Perhaps this is one of those sequels that needs to be seen before the original film. After all, there’s nothing here that wasn’t done better in the first film – or in the 1988 remake.
In fact, the general sense one gets of the film is of a certain tiredness of it all. It is more of a burlesque of the original than a sequel, and the blob effects are carried out with the least effort possible. It might best be described as a series of eccentric cameos strung together into a film, with a beer-obsessed explorer camping in a tent in his own living room, a naked Turk running down Main Street, a hero more interested in making out with his girlfriend than in her story, a party-goer in an ape suit and a dune buggy, and a whole slew of goofy hippy teens.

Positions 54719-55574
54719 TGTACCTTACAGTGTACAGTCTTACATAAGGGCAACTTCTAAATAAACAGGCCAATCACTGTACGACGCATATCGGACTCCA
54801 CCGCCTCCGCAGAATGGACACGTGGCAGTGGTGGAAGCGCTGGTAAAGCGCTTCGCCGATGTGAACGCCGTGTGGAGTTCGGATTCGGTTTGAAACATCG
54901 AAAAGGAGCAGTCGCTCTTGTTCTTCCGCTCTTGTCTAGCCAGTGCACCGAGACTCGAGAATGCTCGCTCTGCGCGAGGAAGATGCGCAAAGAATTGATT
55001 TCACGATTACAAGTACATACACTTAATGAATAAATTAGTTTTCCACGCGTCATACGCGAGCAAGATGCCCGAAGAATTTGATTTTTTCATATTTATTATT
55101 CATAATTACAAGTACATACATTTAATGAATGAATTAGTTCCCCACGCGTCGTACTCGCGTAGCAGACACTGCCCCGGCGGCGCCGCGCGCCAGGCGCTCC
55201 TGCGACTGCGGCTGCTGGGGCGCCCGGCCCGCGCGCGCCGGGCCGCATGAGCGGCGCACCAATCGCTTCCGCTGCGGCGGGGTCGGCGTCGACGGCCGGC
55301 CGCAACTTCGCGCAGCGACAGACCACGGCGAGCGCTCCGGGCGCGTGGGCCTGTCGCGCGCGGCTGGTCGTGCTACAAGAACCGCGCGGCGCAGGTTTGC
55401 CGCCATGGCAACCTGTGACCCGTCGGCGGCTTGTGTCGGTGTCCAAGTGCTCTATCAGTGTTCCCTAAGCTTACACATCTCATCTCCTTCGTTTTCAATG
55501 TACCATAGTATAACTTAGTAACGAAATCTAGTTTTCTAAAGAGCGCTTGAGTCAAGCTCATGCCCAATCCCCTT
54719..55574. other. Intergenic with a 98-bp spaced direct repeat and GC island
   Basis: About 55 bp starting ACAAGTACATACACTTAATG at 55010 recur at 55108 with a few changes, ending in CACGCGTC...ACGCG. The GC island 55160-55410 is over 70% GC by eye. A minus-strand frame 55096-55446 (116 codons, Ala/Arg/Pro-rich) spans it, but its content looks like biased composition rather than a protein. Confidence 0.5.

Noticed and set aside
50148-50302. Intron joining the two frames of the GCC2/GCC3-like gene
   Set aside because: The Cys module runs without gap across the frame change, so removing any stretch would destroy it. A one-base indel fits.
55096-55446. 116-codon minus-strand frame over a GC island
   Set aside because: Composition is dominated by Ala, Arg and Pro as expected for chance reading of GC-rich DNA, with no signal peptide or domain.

One of the odder changes stems from how much things had changed between the two films. The original asks us, in a very Fifties way, why adults just don’t pay attention to us kids, while the kids here are portrayed as weird eccentrics too strange or too stoned for anyone to pay them the slightest mind. One has to wonder why the hero would chose to send two of his friends to talk to the cops when it is perfectly obvious that no one would ever take these two idiots seriously. Curious.
The other notable fact about the film is that it was directed by none other than Larry Hagman, best remembered as J.R., from Dallas (with this film marketed at one point as “the Film J.R. shot”) and from I Dream of Jeannie, who also plays a hobo.